Perfectly ripe tomatoes are one of the great joys of summer. Very little can compare to an heirloom tomato picked up at the farmer’s market in August, but even grocery store tomatoes will be at their best during this time. After you get home, before you get to crafting your BLT or perfect Caprese salad, you’ll want to store tomatoes in a way that preserves their flavor and texture.
The standard advice is to store your tomatoes outside of the refrigerator. Most home refrigerators hover around 37ºF. This is much colder than the ideal temperature for a tomato. Storing a tomato in the refrigerator can mute its flavors and degrade its texture. If you’ve ever eaten a tomato with a loose skin and overly soft flesh, a refrigerator might be to blame. Local tomatoes purchased at the farmer’s market have likely never been refrigerated, and they’ll have a robust flavor to show for it. Conventional tomatoes purchased at a supermarket were probably in cold storage before hitting the shelves, and may be slightly older than their local counterparts.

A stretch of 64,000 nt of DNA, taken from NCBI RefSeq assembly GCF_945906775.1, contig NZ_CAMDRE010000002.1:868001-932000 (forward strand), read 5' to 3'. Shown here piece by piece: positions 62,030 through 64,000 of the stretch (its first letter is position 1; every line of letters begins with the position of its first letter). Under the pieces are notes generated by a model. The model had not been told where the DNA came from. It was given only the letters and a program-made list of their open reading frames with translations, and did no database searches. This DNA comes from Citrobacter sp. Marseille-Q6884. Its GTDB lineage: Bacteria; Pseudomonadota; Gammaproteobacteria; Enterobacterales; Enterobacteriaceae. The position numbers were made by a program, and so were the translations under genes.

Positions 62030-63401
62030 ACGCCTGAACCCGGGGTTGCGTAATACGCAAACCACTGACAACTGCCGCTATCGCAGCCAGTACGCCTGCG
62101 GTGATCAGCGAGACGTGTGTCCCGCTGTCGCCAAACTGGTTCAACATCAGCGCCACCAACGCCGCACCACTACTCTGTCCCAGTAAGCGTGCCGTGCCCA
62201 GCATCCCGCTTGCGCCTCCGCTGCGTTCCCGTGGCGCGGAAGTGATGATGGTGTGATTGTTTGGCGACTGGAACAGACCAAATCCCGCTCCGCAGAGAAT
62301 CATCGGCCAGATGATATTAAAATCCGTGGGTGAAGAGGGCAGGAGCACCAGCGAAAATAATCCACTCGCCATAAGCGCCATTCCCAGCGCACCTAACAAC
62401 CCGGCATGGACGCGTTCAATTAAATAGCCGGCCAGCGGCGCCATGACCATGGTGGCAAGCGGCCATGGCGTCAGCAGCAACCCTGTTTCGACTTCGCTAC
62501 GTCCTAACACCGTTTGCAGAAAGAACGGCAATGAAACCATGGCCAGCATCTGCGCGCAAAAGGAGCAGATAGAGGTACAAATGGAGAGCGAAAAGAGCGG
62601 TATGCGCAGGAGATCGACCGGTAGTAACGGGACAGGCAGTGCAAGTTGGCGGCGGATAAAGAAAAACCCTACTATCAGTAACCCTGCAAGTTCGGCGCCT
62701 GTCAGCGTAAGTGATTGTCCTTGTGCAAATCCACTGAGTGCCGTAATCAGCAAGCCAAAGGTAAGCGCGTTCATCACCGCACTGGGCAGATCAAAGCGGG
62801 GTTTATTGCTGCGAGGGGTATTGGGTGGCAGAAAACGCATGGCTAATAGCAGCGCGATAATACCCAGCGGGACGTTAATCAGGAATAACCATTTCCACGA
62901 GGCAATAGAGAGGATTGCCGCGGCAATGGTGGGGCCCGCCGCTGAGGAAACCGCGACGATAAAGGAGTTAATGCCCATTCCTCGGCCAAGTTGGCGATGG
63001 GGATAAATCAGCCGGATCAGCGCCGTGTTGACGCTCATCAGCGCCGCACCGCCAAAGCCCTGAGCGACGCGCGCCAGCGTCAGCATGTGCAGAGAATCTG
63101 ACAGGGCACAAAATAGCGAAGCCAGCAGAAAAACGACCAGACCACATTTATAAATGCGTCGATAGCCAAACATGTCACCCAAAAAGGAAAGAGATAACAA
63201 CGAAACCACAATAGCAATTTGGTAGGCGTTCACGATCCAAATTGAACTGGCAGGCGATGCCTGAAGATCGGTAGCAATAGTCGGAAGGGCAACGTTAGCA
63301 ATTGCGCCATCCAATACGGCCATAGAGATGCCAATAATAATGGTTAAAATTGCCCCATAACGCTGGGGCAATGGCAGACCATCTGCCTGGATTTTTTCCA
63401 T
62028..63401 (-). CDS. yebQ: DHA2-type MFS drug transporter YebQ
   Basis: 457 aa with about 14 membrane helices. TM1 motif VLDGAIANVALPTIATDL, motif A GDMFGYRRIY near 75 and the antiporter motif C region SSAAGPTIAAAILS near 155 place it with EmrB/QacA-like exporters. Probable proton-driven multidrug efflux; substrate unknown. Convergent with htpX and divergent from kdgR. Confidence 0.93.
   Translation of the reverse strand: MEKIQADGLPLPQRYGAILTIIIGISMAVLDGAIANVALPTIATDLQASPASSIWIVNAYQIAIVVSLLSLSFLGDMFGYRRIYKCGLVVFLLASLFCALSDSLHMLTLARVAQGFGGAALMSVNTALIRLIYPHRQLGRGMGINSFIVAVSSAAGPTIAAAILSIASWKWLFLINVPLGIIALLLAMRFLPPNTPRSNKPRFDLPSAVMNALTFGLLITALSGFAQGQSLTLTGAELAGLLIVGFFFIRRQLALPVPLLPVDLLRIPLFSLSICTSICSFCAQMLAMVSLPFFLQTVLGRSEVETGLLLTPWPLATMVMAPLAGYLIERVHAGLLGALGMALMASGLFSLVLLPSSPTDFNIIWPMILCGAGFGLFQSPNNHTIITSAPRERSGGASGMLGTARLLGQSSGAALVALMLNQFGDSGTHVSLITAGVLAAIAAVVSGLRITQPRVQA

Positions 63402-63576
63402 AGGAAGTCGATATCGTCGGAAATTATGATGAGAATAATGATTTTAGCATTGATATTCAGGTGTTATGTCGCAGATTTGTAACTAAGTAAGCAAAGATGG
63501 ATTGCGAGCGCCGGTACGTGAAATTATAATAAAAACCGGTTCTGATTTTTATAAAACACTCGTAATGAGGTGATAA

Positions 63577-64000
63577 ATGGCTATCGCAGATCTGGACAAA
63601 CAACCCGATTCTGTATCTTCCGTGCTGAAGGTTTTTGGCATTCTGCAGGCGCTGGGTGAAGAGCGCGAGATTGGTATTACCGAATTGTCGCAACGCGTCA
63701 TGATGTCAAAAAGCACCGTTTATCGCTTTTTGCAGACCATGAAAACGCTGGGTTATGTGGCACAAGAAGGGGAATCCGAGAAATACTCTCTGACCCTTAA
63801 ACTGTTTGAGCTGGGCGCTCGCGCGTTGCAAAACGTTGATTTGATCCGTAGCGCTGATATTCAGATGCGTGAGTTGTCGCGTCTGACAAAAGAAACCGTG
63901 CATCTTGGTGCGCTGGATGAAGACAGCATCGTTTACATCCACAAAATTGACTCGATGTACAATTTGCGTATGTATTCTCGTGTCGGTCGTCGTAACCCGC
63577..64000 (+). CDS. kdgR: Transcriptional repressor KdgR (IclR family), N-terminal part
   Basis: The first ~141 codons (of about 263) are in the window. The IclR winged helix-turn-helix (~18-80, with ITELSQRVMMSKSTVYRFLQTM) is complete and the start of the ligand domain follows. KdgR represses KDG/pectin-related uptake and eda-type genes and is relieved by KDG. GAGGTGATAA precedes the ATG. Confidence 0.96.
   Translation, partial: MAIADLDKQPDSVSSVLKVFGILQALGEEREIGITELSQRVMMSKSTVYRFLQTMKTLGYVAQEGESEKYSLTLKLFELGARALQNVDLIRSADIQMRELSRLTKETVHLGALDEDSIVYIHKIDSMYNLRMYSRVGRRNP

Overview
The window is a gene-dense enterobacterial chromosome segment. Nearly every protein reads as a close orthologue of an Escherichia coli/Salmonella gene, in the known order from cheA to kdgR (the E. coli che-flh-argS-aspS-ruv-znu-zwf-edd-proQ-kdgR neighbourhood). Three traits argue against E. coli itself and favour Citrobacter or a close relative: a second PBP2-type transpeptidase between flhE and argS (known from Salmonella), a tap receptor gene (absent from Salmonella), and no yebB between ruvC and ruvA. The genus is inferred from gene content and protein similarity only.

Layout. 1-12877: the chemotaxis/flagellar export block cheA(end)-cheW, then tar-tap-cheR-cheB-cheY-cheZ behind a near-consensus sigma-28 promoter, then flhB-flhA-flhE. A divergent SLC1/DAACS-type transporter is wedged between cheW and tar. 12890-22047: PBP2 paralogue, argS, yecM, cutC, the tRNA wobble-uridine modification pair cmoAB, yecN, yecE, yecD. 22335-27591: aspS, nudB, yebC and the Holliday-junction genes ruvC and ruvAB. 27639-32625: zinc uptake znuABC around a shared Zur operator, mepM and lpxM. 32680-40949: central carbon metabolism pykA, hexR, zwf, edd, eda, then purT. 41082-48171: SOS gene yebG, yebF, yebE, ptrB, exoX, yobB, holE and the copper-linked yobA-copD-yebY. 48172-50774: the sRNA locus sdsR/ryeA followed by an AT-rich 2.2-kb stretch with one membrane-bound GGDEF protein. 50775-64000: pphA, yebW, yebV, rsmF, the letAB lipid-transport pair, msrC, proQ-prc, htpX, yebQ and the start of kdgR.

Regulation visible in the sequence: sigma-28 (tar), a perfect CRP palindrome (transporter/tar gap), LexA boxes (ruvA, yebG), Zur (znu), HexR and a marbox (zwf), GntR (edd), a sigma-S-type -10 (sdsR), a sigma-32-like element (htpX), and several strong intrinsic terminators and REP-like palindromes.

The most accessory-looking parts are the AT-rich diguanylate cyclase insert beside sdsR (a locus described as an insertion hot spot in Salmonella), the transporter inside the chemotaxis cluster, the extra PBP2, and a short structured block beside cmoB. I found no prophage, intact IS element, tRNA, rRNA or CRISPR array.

Of course, nothing in life can be simple. A perfectly ripe heirloom tomato won’t last long at room temperature. Ripe tomatoes should be eaten immediately, or they will quickly grow mold and rot. If you can’t use your ripe tomatoes immediately, storing them in the fridge will prevent rot for a few days.
Tomatoes that aren’t yet at peak ripeness should be stored on the counter. The amount of time they will last on the counter depends on environmental factors, like the heat and humidity in your apartment. To help retain moisture, store them stem-side down on a plate or tray. Over a few days, moisture can escape out of the top of a tomato if it’s stored stem-side up, causing it to turn soft and wrinkly. Storing them face down helps retain this moisture (read more about this phenomenon in this excellent article from Serious Eats). For vine-ripened or vine on tomatoes, remove the excess stem before storing.
Once they reach peak ripeness, it’s time to use them. Whip up your favorite recipe or take the simple route and make a classic summer treat: a tomato sandwich with nothing but tomato, mayonnaise, and a generous sprinkle of flaky salt.